- 1 large eggplant (1 1/2 lb), peeled and cut into 1-inch cubes (peeling tip: cut off both ends first, then stand eggplant on a stable flat end and peel lengthwise)
- 1 large yellow onion, cut into 1-inch pieces
- 2 bell peppers (1 red, 1 orange), cut into 1/2-inch pieces
- 1 zucchini, cut lengthwise into 6 long spears, then cut widthwise into 1/2-inch-thick pieces
- 14.5 ounce can crushed tomatoes
- 8 cloves garlic, halved
- 1/3 cup olive oil
- 3 tbsp fresh chopped basil
- 1 tbsp
white vinegar(or substitute with your favorite vinegar)
- 1 tsp
dried ground thyme(powder, not leaves)
- 1/2 tsp + 1/2 tsp table salt
- 1/2 tsp ground black pepper
- 1/8 tsp
crushed red pepper flakes
- Position an oven rack to the middle of the oven, and preheat to 400 F.
In a large oven-safe pot (I use a 6-quart dutch oven), add olive oil over medium-high heat. Once it's very hot, add onion, garlic, black pepper, and 1/2 tsp salt. Cook until the onions are softened and browned, about 10 minutes, stirring occasionally.
- Stir in thyme and red pepper flakes for about a minute to release their flavors. Add eggplant and tomatoes, briefly stirring them in until mixed.
- Transfer the pot to the oven. Bake uncovered until the eggplant is tender, about 35 minutes.
- Remove the pot from the oven. Add bell peppers and zucchini, sprinkling 1/2 tsp salt on top, and briefly stir them in until mixed.
- Cover, and let stand until the bell peppers and zucchini are tender, about 15 minutes. This serves two purposes: the residual heat cooks the vegetables, and the ratatouille cools down since it is better served warm than hot.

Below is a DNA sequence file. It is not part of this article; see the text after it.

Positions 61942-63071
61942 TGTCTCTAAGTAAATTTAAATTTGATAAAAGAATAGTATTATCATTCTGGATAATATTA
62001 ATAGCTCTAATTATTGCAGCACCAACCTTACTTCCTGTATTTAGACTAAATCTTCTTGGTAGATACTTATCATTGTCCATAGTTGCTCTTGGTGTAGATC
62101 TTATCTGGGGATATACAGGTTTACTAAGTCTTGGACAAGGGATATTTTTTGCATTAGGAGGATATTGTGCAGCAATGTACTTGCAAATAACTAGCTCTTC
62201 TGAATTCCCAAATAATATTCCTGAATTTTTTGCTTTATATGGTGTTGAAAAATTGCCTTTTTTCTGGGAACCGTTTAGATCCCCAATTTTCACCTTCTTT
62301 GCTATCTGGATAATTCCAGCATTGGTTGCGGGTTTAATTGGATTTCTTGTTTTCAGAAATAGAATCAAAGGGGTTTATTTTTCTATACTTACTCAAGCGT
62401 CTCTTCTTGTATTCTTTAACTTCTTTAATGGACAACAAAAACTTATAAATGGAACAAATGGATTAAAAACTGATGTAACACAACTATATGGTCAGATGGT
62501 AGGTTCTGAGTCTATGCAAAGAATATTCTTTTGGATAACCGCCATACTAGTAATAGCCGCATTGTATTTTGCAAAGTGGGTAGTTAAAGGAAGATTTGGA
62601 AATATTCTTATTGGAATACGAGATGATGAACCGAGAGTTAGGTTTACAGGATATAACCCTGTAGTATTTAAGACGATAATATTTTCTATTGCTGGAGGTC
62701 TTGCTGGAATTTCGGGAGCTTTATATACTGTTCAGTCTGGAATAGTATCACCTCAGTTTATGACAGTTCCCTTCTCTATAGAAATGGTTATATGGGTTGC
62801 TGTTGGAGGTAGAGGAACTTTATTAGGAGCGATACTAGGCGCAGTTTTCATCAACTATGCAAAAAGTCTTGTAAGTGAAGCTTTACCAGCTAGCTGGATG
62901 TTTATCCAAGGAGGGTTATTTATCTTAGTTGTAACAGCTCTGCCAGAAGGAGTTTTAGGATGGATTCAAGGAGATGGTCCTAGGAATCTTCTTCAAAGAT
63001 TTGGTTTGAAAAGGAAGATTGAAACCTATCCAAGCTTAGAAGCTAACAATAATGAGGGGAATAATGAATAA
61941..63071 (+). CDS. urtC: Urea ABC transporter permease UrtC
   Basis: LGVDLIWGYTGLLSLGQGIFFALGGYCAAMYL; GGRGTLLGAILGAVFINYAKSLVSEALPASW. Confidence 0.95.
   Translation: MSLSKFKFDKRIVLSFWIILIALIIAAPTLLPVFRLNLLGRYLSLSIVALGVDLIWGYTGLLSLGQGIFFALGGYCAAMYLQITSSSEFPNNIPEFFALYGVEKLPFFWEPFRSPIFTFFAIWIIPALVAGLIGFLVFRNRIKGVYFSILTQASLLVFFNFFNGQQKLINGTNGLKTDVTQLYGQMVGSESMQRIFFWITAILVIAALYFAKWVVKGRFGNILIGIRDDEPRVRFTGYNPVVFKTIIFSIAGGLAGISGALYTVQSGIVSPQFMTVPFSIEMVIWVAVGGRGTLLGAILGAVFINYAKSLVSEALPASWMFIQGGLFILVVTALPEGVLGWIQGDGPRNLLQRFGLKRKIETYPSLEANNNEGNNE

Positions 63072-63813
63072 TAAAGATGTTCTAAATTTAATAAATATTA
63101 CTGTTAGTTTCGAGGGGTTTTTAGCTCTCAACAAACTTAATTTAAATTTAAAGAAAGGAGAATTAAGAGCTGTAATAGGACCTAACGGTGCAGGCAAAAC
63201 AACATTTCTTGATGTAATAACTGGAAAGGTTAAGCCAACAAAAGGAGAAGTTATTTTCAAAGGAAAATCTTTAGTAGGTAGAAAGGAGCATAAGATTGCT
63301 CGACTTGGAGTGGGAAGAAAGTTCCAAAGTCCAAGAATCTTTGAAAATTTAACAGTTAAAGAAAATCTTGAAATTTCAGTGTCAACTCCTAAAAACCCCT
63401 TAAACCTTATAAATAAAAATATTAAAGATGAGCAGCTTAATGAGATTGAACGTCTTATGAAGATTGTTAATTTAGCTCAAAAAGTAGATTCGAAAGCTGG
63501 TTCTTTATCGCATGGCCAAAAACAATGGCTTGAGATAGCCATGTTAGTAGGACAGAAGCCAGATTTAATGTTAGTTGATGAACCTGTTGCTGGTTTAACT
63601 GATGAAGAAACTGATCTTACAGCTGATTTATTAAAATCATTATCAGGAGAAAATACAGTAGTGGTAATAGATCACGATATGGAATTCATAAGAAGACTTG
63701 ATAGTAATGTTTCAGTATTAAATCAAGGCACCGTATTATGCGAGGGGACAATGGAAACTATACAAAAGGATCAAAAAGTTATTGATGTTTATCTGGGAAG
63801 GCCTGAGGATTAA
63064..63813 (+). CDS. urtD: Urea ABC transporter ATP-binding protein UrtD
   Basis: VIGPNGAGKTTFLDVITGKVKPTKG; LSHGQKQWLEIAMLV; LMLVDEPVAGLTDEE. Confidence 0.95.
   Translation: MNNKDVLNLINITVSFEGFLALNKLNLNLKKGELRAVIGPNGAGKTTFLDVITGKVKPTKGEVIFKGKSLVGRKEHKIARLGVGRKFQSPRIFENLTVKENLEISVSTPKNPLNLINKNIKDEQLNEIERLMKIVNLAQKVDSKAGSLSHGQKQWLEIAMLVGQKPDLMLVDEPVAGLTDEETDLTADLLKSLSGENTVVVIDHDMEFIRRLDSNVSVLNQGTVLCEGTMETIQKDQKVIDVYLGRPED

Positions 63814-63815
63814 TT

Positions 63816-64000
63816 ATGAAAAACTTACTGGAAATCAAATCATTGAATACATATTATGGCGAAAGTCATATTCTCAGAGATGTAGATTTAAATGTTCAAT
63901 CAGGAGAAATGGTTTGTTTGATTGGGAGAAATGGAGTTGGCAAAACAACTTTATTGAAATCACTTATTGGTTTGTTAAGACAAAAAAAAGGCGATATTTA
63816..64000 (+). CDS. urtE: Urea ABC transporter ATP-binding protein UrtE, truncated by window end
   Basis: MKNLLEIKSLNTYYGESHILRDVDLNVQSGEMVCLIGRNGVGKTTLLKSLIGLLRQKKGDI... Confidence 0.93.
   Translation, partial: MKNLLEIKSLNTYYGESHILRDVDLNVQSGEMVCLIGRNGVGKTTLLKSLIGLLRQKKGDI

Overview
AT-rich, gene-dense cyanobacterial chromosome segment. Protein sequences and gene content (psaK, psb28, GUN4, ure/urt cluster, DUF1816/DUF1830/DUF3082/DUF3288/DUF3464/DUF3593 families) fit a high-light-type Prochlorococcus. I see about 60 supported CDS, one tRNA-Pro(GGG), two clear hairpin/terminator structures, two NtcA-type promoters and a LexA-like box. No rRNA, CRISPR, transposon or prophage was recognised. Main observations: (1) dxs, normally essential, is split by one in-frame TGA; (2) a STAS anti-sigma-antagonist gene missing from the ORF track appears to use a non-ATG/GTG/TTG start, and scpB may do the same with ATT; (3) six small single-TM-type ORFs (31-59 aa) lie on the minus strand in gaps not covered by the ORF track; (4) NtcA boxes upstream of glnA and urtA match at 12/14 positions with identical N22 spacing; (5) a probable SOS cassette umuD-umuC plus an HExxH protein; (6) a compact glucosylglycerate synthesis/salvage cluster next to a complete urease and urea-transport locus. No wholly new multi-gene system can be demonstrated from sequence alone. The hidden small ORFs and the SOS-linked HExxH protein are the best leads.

- Uncover, and stir in the vinegar and basil. Loosen the flavorful browned bits stuck to the sides of the pot, mixing them into the ratatouille. Adjust salt and vinegar to taste. Transfer to a serving platter or individual bowls.
- Leftovers: Store in an airtight container in the refrigerator for up to 4 days, and serve chilled, room temperature, or warm.
|Makes 8 Side Servings|
|Amount Per Serving:|
|Total Fat 10g||15%|
|Saturated Fat 1g||7%|
|Net Carb 7.5g|
|Total Carb 12.5g||4%|
|Dietary Fiber 5g||20%|
How This Ratatouille Recipe Is Different
Ratatouille is a vegetable stew that originated in Nice, France in the late 1800s. While there’s a variety of ways to make this dish, traditionally it uses ingredients like eggplant, zucchini, tomato, onion, bell pepper, garlic, and a mix of herbs.
In my version of ratatouille, I prioritized 3 things:
- Easy. I wanted less prep work and cooking. Some vegetables (onions and eggplant) are cut into large 1-inch pieces, significantly speeding up the process. I used a can of crushed tomatoes, instead of peeling and chopping fresh ones. And there’s only 10 to 15 minutes of active cooking.
- Soft & Crisp. I wanted to avoid a mushy vegetable stew by giving it a bit of a “bite.” There’s a mix of both soft and crisp here — silky smooth eggplant and tomatoes, balanced by the crisper bell peppers and zucchini. To accomplish this, the latter is not baked but cooks using residual heat.
- Low Carb. I kept carb-dense ingredients like tomatoes to a minimum, without sacrificing on flavor. Each side serving has 7.5 g of net carbs.
My favorite way of enjoying ratatouille is chilled, a day after cooking. The flavors settle overnight, and they’re more vibrant when enjoyed cold. This is one of those versatile dishes that can be served chilled, room temperature, or warm. Avoid serving it hot.